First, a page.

In 2004, Central bank of Nigeria announced new capital requirements of 25 billion for banks of Nigeria. The new capital requirements increased number of activities in NSE and brightened the confidence of those who invested in Nigerian economy and stock market. This affected the volatility and increased capital formation.

In 2005, recapitalization of insurance and reinsurance companies was announced by federal government of Nigeria. This increased number of securities in Nigerian stock market that increased public awareness and confidence for stock market. Since 2008, stock prices were declining of Nigerian stock market.

Trading activities and recent happening in the Nigeria stock market

Every major bank in Nigeria is raising funds through Global depository receipts; this can help other world states to invest indirectly. Many of the GDR holders settled abroad are playing in a manner that they can affect prices of Nigeria. If they exit the market by disposing their shares, this will mark the market down. Capital market or banking industry is not the only source for the growth of Nigerian economy. More local people are joining its stock market day by day. This increase in participation locally and internationally will create a situation where there will be more bids and less number of offers. A situation of market correction can also occur where there could be sudden market exit of the people leading to the crash. Due to increased participation of international investors and regulators, global market may behave in irrational ways and can lead to volatility, herding and contagion. This means it may happen that all the global markets may pull all the funds from market one day and major stakeholders sell off from market then the small shareholders who were unaware may lose big amounts and incur heavy losses.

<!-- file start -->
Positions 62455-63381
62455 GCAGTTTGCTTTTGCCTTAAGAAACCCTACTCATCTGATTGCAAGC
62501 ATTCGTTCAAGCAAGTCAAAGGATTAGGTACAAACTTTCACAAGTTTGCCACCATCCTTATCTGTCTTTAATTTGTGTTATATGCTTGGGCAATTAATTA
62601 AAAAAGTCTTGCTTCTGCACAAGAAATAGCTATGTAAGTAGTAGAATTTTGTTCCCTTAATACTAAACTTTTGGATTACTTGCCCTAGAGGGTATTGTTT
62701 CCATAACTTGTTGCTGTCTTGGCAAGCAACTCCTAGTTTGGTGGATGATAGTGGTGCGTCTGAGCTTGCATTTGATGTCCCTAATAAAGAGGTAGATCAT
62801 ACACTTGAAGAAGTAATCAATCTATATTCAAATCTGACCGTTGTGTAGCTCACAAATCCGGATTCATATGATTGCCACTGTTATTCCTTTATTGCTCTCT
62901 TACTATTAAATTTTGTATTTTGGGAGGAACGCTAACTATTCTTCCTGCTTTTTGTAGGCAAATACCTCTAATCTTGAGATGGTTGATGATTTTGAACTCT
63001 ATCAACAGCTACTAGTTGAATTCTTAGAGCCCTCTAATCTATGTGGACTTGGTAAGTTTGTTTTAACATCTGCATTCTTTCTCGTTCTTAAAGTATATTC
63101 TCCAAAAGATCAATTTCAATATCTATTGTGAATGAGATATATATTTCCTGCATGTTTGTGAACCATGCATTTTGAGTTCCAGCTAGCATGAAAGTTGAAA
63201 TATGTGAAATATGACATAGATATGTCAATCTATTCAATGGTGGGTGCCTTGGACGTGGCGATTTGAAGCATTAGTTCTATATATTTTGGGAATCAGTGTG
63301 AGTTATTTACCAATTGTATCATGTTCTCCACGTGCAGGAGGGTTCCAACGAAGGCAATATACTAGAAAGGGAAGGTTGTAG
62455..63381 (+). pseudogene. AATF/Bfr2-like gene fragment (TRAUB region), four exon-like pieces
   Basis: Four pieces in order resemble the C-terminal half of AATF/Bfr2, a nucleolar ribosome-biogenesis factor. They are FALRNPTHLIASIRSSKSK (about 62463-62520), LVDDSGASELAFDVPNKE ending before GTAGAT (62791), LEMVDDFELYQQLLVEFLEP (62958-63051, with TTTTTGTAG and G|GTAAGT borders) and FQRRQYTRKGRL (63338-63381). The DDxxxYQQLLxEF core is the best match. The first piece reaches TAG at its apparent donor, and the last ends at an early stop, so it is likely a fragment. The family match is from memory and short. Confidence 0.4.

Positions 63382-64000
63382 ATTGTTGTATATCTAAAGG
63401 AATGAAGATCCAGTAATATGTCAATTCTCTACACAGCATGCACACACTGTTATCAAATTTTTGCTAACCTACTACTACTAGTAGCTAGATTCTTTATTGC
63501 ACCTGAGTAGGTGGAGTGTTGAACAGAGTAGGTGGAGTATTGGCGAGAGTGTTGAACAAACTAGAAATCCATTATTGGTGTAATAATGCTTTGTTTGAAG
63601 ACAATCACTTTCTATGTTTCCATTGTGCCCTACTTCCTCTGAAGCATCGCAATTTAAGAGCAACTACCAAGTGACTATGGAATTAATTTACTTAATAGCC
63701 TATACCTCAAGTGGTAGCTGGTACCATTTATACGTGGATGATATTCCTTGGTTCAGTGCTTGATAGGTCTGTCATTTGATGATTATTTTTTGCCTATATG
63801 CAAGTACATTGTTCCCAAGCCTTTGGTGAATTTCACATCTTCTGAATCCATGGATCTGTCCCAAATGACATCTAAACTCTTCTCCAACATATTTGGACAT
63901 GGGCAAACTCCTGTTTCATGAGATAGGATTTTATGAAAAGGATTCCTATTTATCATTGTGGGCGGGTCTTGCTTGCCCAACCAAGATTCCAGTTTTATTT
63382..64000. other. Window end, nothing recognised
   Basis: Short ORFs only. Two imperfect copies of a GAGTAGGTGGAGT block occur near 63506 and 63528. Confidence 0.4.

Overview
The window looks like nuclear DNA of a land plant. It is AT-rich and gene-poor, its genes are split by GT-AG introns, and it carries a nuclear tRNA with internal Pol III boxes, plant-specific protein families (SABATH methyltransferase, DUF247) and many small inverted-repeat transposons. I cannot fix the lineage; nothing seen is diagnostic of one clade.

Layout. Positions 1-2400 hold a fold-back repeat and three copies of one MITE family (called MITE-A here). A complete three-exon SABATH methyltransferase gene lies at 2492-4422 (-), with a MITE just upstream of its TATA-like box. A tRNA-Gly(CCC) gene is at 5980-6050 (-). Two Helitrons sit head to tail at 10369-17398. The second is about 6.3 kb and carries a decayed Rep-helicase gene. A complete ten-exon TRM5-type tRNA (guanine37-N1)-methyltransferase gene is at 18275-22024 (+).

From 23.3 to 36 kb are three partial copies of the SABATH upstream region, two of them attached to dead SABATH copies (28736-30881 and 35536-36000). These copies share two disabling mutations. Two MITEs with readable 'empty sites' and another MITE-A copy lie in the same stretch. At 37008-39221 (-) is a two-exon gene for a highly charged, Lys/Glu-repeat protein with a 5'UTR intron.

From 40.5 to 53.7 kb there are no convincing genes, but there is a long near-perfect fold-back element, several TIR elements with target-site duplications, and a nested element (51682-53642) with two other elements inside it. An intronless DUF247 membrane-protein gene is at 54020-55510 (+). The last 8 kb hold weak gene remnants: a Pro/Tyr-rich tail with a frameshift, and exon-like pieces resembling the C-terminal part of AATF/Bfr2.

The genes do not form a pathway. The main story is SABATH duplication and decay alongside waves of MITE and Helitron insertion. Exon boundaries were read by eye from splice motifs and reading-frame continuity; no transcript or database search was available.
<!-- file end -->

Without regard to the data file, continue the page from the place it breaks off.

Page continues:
It is believed that there will be not much volatility in coming years in Nigeria and its stock market will mature over time. A slowdown is necessary at some point so that bond market can become vibrant. To increase market capitalization and capital growth, there should be ensured from repositioned banks that more companies are getting into stock market. Since crude oil prices are surpassing at $100, this has developed confidence for global investors. Nigeria will be financially stable if it keeps racking up its foreign reserves. Government also needs to ensure that social roles are discharged effectively.

Noise traders had an impact on Nigeria, since rational traders were drowned, but it failed to establish derivative market like US's CMA. They bring in more companies for quoting and increase in exchanges but the size of the economy is still too small. There is a need of creating strong derivative market.

For the past few years, the Nigerian Stock Exchange (N.S.E) has been a hive of activity, receiving tremendous patronage from both corporate and individual investors. But on 24 July 2008 its market capitalization sank to N10.03 trillion compared with the high of N12.64 trillion on 5 March, slightly rallying by 5 August to N10.64 trillion. This made investors to wonder if the Global slowdown has affected the Nigerian Stock Index as well.

Chapter 3

Literature Review